Researchers at the Okayama Environmental Research Center have recently gained international attention for their work in producing artificial meat. Specifically, by recycling it from human feces.

My apologies for not citing this video properly, I’ve been searching around for the original source, but haven’t been able to find it yet. The youtube video was posted in April (CNN iReport ran what looks to be the same video around the same time), but for whatever reason the story’s waited until just now to go viral.

Anyway, head researcher Mitsuyuki Ikeda describes how he was contacted by sewage treatment facilities, who were facing a supply of ‘sewage mud’ that would eventually outstrip their ability to process and dispose of it all. They asked if he could come up with any alternative uses for the stuff, and his solution was to turn it into steaks. That wouldn’t exactly have been my first idea (what about cement for construction? Fuel? Fertilizer?), but the professor has a point: our feces do still contain a good deal of nutrients, especially protein, so it makes sense (in theory at least) to try and recover these proteins for possible re-use.

Mitsuyuki Ikeda holds up samples of his unconventional meat

The heat used in the reclamation process kills all the bacteria, so the meat is perfectly safe to eat. It’s also much leaner than most meat coming fresh off the animal, making it healthier as well. None of the news sources mention how much energy it takes to produce turd burgers (or how much it would take once the process reaches mass production levels), so it’s too early to say how it stacks up environmentally against beef or pork. Currently, the meat industry is the source of almost 20% of all greenhouse gases, which in addition to factors such as clear-cutting forests for grazing land and raising crops to use as feed, places a burden on the environment that will only get heavier as nations like China and India adopt more meat-rich diets.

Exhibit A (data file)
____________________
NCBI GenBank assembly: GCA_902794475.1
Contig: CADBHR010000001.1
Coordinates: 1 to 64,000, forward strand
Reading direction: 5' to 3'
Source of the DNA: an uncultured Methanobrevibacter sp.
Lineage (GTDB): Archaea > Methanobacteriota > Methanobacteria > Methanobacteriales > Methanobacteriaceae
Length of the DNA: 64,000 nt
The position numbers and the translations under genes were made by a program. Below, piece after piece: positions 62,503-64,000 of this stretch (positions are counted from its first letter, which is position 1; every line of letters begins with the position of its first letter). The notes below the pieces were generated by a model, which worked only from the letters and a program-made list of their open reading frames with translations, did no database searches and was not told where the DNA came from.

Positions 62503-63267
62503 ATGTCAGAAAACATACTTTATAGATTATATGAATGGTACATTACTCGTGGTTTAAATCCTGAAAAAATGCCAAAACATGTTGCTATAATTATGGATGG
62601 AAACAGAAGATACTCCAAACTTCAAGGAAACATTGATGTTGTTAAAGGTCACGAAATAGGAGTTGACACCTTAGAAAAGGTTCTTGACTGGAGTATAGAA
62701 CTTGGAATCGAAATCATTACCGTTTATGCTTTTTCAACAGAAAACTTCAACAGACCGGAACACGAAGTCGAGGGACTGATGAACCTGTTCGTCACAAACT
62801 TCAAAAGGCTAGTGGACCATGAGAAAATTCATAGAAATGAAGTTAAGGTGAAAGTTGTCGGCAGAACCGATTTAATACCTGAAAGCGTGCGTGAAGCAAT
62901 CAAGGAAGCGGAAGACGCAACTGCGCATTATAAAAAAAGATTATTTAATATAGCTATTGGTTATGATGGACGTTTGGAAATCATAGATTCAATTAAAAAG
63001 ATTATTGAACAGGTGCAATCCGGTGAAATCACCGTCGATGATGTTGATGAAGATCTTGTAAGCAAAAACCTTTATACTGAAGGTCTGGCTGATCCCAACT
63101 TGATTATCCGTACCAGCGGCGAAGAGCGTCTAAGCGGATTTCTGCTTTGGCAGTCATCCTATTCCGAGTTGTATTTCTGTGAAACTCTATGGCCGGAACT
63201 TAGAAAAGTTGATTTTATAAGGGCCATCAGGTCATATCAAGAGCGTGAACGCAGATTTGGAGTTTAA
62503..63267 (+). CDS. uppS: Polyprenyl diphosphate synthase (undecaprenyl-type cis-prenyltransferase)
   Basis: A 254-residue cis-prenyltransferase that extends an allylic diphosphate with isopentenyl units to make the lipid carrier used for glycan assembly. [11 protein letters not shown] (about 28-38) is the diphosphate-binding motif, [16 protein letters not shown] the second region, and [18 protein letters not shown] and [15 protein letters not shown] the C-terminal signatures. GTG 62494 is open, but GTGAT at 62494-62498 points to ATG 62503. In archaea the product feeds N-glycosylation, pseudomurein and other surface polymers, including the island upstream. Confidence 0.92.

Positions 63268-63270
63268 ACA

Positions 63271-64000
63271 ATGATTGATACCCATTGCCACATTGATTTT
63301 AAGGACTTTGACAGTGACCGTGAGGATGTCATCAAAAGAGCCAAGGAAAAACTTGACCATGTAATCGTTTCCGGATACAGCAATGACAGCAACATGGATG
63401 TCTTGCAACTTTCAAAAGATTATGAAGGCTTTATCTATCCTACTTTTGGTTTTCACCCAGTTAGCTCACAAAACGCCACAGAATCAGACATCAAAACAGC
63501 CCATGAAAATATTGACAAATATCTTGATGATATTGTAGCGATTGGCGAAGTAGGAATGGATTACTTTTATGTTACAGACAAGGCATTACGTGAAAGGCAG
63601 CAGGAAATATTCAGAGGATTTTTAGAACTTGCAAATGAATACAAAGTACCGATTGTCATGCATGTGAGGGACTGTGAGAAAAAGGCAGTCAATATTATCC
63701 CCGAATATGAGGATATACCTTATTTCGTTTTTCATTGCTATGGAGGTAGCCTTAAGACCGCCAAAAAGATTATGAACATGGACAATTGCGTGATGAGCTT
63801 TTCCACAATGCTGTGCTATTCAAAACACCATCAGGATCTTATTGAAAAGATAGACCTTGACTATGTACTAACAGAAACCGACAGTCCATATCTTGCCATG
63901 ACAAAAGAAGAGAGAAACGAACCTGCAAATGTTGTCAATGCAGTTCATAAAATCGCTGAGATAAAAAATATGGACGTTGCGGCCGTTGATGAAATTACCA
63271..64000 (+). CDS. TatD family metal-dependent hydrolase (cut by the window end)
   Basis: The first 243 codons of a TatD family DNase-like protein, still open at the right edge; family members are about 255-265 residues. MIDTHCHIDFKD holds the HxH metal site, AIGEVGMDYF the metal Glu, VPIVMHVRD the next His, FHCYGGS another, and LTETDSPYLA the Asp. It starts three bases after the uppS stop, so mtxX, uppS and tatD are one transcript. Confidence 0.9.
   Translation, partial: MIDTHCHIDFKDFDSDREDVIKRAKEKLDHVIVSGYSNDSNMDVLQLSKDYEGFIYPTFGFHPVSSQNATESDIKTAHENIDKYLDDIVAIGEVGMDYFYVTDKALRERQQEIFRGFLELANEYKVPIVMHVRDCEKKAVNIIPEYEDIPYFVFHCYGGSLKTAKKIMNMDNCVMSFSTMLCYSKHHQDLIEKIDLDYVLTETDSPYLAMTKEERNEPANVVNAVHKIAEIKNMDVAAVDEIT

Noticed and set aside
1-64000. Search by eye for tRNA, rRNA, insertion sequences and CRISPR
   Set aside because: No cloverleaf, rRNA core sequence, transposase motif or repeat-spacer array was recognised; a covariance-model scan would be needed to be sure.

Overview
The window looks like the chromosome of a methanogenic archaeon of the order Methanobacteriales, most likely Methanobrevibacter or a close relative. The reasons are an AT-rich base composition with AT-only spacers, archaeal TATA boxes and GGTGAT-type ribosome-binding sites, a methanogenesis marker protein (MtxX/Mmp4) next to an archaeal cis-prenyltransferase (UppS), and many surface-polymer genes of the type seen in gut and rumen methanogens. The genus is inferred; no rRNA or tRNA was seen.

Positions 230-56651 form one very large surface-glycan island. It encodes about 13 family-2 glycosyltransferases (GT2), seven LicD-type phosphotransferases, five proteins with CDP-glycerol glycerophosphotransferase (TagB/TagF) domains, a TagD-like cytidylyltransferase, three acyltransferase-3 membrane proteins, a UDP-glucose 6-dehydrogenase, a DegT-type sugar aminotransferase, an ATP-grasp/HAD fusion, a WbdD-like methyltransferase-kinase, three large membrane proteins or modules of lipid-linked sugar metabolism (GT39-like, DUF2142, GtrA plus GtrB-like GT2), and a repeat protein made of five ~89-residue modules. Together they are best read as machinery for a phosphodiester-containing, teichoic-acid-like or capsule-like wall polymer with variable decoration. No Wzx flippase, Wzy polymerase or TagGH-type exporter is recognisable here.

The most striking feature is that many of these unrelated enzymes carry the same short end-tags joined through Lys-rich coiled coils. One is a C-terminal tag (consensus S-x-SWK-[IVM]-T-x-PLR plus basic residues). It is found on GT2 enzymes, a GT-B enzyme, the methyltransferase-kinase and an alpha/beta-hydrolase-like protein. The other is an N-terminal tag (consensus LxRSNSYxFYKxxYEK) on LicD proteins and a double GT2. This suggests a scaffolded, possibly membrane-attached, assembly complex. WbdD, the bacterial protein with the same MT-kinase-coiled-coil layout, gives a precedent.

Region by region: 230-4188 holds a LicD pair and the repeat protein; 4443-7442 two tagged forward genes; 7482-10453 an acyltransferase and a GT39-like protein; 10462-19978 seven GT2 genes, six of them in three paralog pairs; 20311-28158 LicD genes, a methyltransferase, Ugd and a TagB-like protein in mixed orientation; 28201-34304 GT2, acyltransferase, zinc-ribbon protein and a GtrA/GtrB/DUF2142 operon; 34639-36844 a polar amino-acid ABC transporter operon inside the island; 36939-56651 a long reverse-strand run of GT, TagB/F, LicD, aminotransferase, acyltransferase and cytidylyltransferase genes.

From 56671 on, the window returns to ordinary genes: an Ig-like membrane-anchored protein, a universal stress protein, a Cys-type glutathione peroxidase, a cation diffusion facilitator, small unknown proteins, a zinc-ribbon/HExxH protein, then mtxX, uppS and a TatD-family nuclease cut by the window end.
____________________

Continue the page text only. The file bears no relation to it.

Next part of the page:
Just when we could expect this meat to be ready for consumption by the general public, and more to the point, when the general public would be ready to ever give it a try, is anyone’s guess.

Some thoughts:

  • Ikeda correctly notes that a lot of people are going to have qualms about eating meat made from re-processed feces. However, if he wants to help them get over their squeamishness, he really needs to stop labeling it, “SHIT BURGER”. Just send a memo around the lab asking for alternate suggestions; I’m sure someone will have a good interim name that can be used until it’s ready for commercial release.
  • He also says that once the research costs are recovered, the meat should be about the same price as regular meat. News flash for Mr. Ikeda: given a choice of regular meat and ‘recycled’ meat at the same price, absolutely nobody is going to select your product. If you want anyone to even think of giving it a try, it will have to be significantly cheaper than any readily available alternative. Maybe in some post-apocalypse future where regular meat is impossible to come by.
  • I could see this as a possibility for long-distance space flights, where the questions of “how do we stock X years of food into Y cubic feet?” and “what do we do with all the crap astronauts produce?” outweigh “where can I get a good quality steak at a decent price?”
  • If the equipment could be miniaturized, I could also see mini-processors becoming a feature in emergency survival kits.

I have to admit feeling a bit skeptical about this whole story. Things like Ikeda having everything labeled ‘Shit Burger’ and him posing squatting over a toilet, just make it seem like it’s a put-on. This whole thing could be one big piss-take, and we’ve all fallen for it. I’ll see if I can’t look further into it, and try to dig up some original sources.

If it does turn out to be real, my bet is on Ikeda to take home an Ig Nobel Award this year.